High street favourite Marks and Spencer – famous as the place where Brits shop for their smalls – has got its knickers in a twist over a planned new Primark store at the Gyle shopping centre.
The new multi-million-pound Primark would provide a huge boost for the Gyle and other stores at the centre are desperate to see them open because of the thousands of extra shoppers they would pull in.
But M&S, who have a right to be consulted on new openings as one of the centre’s two anchor stores, are understood to in talks with the Gyle owners over their concerns about Primark’s opening. They are believed to be examining their lease to see what options they have to block the new store.
It has been estimated that Primark coming to the Gyle would attract an extra £4.5 million a year in spending to the Capital that currently goes elsewhere, particularly to Livingston.
The managers of 20 stores at the Gyle, including Boots, Monsoon, Clarks, Gap, Disney, and Thomas Cook, have sent a letter to the Gyle management expressing their “frustration at the protracted delays” in the arrival of the budget chain.
One store manager said: “It seems to be an over-reaction by M&S. I mean really what have they got to fear. Everyone else is desperate to see Primark come in because it will boost trade for us all.“
Fellow anchor tenant Morrisons is believed to have no concerns.
When the budget fashion phenomenon was given the green light in November 2011 to build the new outlet, M&S appeared unruffled. Retail experts believe M&S is now taking a different view due to their dwindling profits and Primark’s relentless rise.
Last year, Primark owner Associated British Foods reported pre-tax profits of £761m, Citing “exceptional” performance from its discount chain. M&S posted pre-tax profits of £290m, down 9.7 per cent on the same period last year, with clothing sales down 4.3 per cent.
Retail expert Mike Pretious, of Queen Margaret University, said: “A lot has changed in two years, clothing and ladieswear are clearly areas where Marks and Spencer are struggling while Primark is booming and they now see Primark as very much a direct competitor. Blocking Primark’s opening would be a pretty poor commercial statement and it doesn’t show confidence in their ability to trade their way out of their current problems.”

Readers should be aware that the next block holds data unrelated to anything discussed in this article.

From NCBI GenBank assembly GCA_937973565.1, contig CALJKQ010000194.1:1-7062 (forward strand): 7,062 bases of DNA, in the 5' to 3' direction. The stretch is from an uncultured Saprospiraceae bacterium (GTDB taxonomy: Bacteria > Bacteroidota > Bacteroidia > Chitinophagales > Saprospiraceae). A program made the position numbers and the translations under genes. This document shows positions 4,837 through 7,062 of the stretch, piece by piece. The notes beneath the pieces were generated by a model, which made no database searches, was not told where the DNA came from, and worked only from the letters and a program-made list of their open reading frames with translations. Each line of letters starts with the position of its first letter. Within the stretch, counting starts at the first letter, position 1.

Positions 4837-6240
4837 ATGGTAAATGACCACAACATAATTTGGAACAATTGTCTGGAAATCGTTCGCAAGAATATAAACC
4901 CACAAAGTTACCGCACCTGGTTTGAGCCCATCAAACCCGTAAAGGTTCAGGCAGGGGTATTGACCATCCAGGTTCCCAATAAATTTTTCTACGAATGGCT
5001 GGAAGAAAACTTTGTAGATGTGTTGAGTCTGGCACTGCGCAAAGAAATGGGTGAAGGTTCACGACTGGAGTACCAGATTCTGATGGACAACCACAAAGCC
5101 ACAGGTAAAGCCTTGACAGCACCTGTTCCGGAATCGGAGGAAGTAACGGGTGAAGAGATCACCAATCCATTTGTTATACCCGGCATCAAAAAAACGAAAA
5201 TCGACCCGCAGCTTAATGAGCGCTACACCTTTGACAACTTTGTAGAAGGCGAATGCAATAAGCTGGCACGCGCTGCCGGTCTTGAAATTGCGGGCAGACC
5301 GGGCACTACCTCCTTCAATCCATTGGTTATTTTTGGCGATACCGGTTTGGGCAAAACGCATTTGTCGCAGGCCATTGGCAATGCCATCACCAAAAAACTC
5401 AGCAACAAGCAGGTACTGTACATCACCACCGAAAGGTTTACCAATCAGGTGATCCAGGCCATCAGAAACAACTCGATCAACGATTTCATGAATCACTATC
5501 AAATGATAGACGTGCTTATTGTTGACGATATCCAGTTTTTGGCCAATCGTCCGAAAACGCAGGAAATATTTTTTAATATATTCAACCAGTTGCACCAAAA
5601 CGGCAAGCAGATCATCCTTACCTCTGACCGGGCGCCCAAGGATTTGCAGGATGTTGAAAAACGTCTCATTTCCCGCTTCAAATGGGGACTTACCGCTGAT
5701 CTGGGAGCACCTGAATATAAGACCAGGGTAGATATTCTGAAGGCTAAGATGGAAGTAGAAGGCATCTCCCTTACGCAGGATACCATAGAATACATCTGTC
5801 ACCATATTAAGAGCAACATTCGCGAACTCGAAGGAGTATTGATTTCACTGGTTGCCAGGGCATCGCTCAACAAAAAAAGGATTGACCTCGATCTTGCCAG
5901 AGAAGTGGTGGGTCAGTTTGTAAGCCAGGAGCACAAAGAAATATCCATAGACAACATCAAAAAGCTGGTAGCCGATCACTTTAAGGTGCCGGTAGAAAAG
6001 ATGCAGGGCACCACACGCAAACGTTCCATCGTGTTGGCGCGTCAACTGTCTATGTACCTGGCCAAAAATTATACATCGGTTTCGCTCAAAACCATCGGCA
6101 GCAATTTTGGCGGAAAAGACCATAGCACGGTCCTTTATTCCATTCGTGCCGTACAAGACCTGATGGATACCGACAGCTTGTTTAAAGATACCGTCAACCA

Gyle owners Ewart Properties said: “We were obviously delighted to get such strong support for our planning application, and we are keen to secure as much investment as possible to improve the Gyle shopping centre experience and to keep retail spend in Edinburgh.
Ewart Properties has worked hard to secure this major new development and want to see it built.”
The move comes on the back of councillors being accused of “blowing 200 jobs” by refusing Debenhams’ request to open at Fort Kinnaird.
An M&S spokeswoman said: “We welcome the expansion of retail space at the Gyle shopping centre and, as one of its anchor stores, the landlord has consulted us on the plans for the new development.
“We hope to complete this process very soon.”
Primark did not wish to comment.
MURRAY SLAMS NEW SAINSBURY’S STORE
EDINBURGH South MP Ian Murray has hit out at the opening of another Sainsbury’s supermarket in the city.
The former Meadows Hotel is to reopen as a Sainsbury’s Local after “change of use” planning consent was submitted to convert the derelict spot.
The politician, however, has slammed the step – saying the march of such supermarket stores does nothing but throttle local independents.
Mr Murray said: “There is a problem in regards a proliferation of these supermarkets as people feel they will be a real threat to independent businesses.”
The Federation of Small Businesses has also previously expressed concerns about the “knock-on” effect of new superstores on local traders.
Spokesman Gordon Henderson said: “We have made many previous comments about the future of our high streets and the protection of small independent retailers.
“Sainsbury’s will always be able to offer cheaper prices and this will be the main factor when people decide where to shop.”
The Causewayside store is expected to open by April.
Andy Davies, of Sainsbury’s, said: “We remain committed to opening new stores in the very best locations throughout Edinburgh.”
A HOST of Gyle retailers have added their names to an irate letter calling for the Primark to be built. Beaverbrooks, Next, Monsoon, Clarks, Boots, New Look, Gap, Disney, Ernest Jones, The Body Shop, WH Smith, River Island, EE, Thorntons, Thomson Holidays, Thomas Cook, Specsavers, Costa Coffee, Burger King and Phones4U are all behind the move. The note urges bosses to act “immediately” and says “any obstacles” should be told the collective is fuming “at the delay”.
ON THE MARK
YOU know you’ve made it when you have an “effect” – and Primark is one such retailer.
It has made its name in recent years selling fashionable clothing at knockdown prices.
Such is the buzz that a new store‘s opening creates, footfall in the immediate surrounding area has been known to increase by up to 22 per cent.
There’s a downside to the so-called “Primark effect”, however, as the amount of unwanted clothing being dumped in landfill sites has soared 30 per cent across Britain.